The growth in multi-cloud computing has picked up pace in the last eighteen months. Recent research from Computing, in partnership with Oracle, indicates that multi-cloud strategy will make up a steadily increasing proportion of enterprise infrastructure over the next three years.
There are multiple, overlapping drivers of the increasing role of multi-cloud strategies in enterprise computing. It reflects the general shift towards hybrid, heterogenous computing and storage environments. Enterprises want to be able to leverage CSPs against one another in order to obtain the most competitive pricing and also ensure that they make the most of the various specialisms that each CSP has to offer.
The digital divide
Perhaps above all else comes the desire for greater levels of corporate agility. Even pre COVID-19 the business climate was unstable and unforgiving. The pandemic has highlighted, in the most brutal way possible, that businesses need to be able to react almost instantly to changing market conditions. Those that cannot are already, sadly, falling by the wayside.
The digital divide is much discussed, but the pandemic has thrown it into razor sharp relief. The ability to adapt to and fulfil changing expectations of customers without having to waste time navigating organisational barriers is at the heart of agility. Being able move data and workloads around different clouds to optimise their performance is a vital component.
It can be tricky to unpack the challenges that organisations are facing when trying to make multi-cloud work because many of them are inextricably linked. For example, challenges around interoperability contribute to those of application migration and data portability - and vice versa.
Many organisations still face considerable barriers to multi-cloud arising from a lack of standardisation between CSPs. If you can't transfer data and applications seamlessly between CSPs then your multi-cloud strategy is going to struggle to become a reality. As containerisation and microservices have matured, the real-world portability of applications around different cloud environments has improved to some degree, but interoperability remains an obstacle for many organisations.
Cloud management headaches
Another challenge facing the enterprise is the continually cited issue of management complexity. The move towards hybrid infrastructure comes with intractable management challenges. The whole point of cloud - its flexibility - is also what can make it so difficult to manage because infrastructure can have a lifecycle of hours.
Many organisations have ended up in a situation where the complexity of their infrastructure makes it very difficult to gain full visibility of it. This lack of unified visibility of multiple cloud platforms, as well as on-premises infrastructure, has adverse consequences on performance monitoring, diagnostics and remediation, security and compliance, resource capacity planning and control of costs. You can't manage what you can't see.
These challenges are preventing many enterprises taking cloud to the heart of their businesses and rearchitecting core business applications such as ERP, finance and accounting functions and other key line of business applications. Such applications are often unwieldy, bespoke and highly fragile. Businesses want to modernise these tools to utilise new data streams and increase their agility but they are being held back, partly because of the nature of these applications, but also because the challenges arising from multi-cloud amplify the ones that the applications themselves already pose.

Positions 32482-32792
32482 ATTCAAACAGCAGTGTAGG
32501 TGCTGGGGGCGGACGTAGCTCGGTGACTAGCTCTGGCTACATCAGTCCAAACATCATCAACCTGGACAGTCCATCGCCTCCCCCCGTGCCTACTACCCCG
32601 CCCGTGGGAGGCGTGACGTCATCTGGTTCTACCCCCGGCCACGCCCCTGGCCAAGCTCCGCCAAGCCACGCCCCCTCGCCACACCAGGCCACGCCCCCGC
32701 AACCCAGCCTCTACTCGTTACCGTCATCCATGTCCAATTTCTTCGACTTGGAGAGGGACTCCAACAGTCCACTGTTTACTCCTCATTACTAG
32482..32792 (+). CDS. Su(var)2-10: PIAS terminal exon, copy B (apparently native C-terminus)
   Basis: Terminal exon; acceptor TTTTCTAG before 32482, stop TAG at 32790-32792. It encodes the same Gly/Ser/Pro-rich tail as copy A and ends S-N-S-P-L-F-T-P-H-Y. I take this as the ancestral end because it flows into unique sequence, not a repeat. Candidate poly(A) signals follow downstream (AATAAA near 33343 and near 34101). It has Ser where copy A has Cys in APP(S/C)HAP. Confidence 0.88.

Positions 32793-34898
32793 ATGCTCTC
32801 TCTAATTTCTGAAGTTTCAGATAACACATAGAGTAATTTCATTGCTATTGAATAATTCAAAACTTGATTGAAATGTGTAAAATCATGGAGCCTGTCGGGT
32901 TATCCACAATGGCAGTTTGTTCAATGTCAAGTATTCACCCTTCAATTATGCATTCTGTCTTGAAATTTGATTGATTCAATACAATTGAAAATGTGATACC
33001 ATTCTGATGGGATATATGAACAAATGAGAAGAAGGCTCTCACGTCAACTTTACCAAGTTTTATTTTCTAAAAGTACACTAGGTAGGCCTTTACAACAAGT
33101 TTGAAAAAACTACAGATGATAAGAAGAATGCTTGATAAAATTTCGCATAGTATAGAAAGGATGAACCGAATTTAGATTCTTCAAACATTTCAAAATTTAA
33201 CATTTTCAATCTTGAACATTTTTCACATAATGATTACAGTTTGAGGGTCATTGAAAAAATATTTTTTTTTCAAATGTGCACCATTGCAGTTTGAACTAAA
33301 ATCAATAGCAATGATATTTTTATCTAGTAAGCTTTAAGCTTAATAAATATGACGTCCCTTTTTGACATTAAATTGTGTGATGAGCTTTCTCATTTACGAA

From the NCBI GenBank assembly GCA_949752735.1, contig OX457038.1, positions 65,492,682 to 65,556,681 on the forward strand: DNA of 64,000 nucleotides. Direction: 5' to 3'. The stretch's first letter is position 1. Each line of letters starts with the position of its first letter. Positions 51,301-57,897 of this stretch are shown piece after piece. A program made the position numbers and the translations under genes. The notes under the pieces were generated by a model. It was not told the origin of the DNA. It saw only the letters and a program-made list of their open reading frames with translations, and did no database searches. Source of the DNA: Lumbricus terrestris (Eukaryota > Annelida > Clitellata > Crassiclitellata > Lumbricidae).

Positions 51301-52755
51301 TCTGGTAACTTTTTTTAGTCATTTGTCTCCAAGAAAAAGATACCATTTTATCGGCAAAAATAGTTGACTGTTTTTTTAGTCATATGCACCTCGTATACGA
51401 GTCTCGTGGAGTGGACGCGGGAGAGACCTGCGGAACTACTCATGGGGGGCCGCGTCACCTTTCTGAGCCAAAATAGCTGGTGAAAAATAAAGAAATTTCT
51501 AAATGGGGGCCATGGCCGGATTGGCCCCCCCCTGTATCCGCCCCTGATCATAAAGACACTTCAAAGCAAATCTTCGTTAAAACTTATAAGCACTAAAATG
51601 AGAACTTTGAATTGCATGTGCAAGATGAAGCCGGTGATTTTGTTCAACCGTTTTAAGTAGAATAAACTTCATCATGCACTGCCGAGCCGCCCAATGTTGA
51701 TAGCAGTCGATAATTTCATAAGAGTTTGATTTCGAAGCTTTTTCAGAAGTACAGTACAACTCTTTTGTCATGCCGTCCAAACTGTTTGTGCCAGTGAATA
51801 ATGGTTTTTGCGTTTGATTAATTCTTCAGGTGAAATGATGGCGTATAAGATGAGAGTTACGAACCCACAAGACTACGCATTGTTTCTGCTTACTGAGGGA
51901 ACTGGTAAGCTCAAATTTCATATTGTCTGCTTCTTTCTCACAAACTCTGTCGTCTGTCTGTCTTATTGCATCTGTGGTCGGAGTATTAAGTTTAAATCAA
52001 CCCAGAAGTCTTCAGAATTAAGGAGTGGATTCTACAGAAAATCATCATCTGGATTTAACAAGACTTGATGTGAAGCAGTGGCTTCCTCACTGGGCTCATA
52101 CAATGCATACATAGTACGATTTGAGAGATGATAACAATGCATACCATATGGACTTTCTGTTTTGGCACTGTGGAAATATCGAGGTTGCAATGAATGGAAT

Many of challenges that enterprises are experiencing with visibility and management of a distributed infrastructure can be ameliorated by a unified infrastructure management platform which should be purpose built for a multi-cloud environment. The platform should be able to monitor, manage and analyse cloud services from multiple vendors as well on-premises and private cloud infrastructure and provide complete visibility across what will be a necessarily distributed architecture.
Such a platform should use automation to analyse workloads to determine where they will be optimally executed, apply financial analysis to the mix to determine the most cost-effective destination and be capable of applying security and compliance policies.
Standardisation in the cloud
Leaders in multi-cloud are architecting on open standards. A great proportion of hyperscale cloud provision has been built on such standards so it makes sense to build on standards like OCCI for remote management of cloud services infrastructure. In the meantime, common APIs to enable data portability across multiple clouds are available, as are platform agnostic containers and adaptors which can bridge the gap between different clouds. Development for a multi-cloud architecture necessarily involves these components.
The selection of cloud management and development platforms is a crucial determiner of whether enterprises can turn the promise of multi-cloud, with easily portable workloads, data and applications running in optimal environments on the most commercially favourable terms, into a reality.
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